On the positive side, there is much to praise. The action sequences are spectacular, played for both thrills and laughs, poking fun at action-film conventions. The dramatic elements are taken seriously. And Tonto is no longer the "faithful companion", but the principal actor. Like Salieri in "Amadeus", Tonto narrates the story. And like Salieri, he is not necessarily a reliable narrator, coloring his tale to make John Reid look like a "stupid white man". (His hatred of whites -- especially stupid ones -- is so strong, he even tries to bury the still-living Reid.)

This adds conflict the original version lacked. We also see the story from an aboriginal perspective, especially the spiritual. As crazy as Tonto is (he's a damaged soul), we gain respect for a character that was previously no more than a sidekick. But John Reid has the last laugh, with a poke at Tonto the writers must have found irresistible.

Not surprisingly, the plot is the populist "wealthy people are the biggest threat to society" story that fuels so many Westerns. Given this country's movement towards theocratic plutocracy, we can't have //enough// films attacking the church and the wealthy. But populism is so much a part of the traditional Western, most viewers won't notice. It's significant that Reid ultimately defines himself and Tonto as outlaws working against "the system".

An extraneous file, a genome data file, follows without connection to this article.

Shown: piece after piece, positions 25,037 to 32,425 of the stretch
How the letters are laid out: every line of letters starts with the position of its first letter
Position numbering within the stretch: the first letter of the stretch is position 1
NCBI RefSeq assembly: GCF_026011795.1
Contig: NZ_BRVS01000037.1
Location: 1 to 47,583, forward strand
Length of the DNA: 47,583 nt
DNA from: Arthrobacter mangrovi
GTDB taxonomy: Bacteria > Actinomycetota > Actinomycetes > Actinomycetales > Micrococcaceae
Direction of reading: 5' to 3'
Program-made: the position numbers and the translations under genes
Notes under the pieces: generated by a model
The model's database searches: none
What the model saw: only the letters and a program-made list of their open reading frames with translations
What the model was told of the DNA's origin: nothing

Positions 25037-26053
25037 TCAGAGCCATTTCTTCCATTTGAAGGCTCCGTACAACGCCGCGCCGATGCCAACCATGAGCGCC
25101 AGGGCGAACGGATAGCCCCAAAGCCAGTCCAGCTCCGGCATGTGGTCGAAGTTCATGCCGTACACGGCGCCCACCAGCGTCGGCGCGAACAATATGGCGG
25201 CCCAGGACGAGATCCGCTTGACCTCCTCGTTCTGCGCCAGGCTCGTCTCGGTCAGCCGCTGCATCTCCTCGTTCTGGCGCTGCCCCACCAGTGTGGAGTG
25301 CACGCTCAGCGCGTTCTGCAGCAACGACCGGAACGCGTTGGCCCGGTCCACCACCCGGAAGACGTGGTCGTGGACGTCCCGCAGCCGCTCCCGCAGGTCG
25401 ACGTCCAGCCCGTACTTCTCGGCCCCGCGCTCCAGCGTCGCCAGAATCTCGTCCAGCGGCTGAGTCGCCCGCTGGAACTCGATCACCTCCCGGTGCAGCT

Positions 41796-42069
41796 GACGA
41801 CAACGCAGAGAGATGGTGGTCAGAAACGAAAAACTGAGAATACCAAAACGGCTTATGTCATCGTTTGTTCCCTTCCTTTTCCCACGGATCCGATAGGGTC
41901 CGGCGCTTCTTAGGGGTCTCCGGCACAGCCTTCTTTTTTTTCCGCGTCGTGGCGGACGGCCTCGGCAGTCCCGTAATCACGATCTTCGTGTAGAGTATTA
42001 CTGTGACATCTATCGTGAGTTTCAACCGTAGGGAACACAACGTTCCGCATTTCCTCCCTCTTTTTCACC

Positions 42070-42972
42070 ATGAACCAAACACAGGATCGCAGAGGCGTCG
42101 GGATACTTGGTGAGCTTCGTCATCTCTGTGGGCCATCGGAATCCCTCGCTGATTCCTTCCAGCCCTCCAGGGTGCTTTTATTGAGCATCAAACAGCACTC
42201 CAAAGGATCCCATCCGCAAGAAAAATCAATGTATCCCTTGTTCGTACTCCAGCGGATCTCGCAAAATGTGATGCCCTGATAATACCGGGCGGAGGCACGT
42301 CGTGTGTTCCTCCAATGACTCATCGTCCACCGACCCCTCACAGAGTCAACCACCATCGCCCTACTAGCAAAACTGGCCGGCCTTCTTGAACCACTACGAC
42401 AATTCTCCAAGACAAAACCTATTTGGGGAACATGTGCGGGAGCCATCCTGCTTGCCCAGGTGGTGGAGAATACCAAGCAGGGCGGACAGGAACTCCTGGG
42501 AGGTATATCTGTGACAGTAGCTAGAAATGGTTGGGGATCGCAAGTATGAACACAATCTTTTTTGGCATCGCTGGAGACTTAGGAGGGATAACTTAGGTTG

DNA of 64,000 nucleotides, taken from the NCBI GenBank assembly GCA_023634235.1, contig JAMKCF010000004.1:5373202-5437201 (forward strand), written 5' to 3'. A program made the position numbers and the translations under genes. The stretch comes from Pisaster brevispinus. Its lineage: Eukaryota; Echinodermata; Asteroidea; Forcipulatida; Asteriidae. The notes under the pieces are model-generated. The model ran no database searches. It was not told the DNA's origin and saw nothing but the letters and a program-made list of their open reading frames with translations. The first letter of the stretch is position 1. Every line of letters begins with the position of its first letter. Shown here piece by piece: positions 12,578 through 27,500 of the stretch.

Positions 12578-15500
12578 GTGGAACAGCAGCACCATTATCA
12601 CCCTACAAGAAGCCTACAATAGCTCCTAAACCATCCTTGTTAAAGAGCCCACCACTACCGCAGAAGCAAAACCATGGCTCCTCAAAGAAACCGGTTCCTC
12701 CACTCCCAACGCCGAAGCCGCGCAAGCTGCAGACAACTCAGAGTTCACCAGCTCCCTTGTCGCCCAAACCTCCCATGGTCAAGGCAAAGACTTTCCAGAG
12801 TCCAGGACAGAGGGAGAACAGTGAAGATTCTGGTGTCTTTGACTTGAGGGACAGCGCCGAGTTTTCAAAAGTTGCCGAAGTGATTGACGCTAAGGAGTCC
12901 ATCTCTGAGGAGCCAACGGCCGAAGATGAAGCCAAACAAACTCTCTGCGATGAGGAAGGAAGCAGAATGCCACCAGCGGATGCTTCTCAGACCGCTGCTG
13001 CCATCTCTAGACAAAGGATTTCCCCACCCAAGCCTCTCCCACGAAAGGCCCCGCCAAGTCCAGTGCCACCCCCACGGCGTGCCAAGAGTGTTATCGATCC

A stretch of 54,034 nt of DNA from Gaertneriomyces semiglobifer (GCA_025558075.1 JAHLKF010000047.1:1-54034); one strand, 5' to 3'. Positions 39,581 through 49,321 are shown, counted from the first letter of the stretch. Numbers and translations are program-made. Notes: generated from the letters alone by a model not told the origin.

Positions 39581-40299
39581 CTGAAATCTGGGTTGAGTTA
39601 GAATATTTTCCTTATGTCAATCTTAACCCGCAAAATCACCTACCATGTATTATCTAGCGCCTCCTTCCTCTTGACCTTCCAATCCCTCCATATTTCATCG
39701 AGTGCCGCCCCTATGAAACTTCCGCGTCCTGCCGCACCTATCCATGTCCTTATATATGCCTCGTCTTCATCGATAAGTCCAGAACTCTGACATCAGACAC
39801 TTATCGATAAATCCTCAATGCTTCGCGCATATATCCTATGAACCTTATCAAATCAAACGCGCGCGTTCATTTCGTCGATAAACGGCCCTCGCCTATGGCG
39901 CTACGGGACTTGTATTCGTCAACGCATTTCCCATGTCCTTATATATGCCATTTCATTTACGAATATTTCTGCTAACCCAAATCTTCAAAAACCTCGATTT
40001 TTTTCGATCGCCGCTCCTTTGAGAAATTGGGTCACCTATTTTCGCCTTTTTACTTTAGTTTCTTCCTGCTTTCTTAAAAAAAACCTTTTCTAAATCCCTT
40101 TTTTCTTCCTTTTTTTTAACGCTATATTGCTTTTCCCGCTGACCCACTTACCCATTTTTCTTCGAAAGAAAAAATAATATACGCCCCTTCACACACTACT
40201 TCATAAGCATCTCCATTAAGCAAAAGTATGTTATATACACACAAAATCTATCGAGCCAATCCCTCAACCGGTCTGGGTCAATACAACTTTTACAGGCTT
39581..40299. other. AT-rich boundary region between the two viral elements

As for the PG-13 rating... This is a violent film, but generally lacking in gore (other than the director). However, when Butch Cavendish cuts out the heart of the still-living Dan Reid, even adults will squirm. One might argue this justifies an R rating.
Comment Comment (1) | Permalink | Most recent comment: Sep 18, 2014 6:09 PM PDT


Two Gentlemen of Lebowski: A Most Excellent Comedie and Tragical Romance
Two Gentlemen of Lebowski: A Most Excellent Comedie and Tragical Romance
by Adam Bertocci
Edition: Paperback
Price: $9.81
98 used & new from $1.79

5.0 out of 5 stars parodic perfection, September 14, 2014
This is a work of genius. It is not a shallow spoof, but a fully formed translation of "The Big Lebowski" into Elizabethan/Shakespearean terms.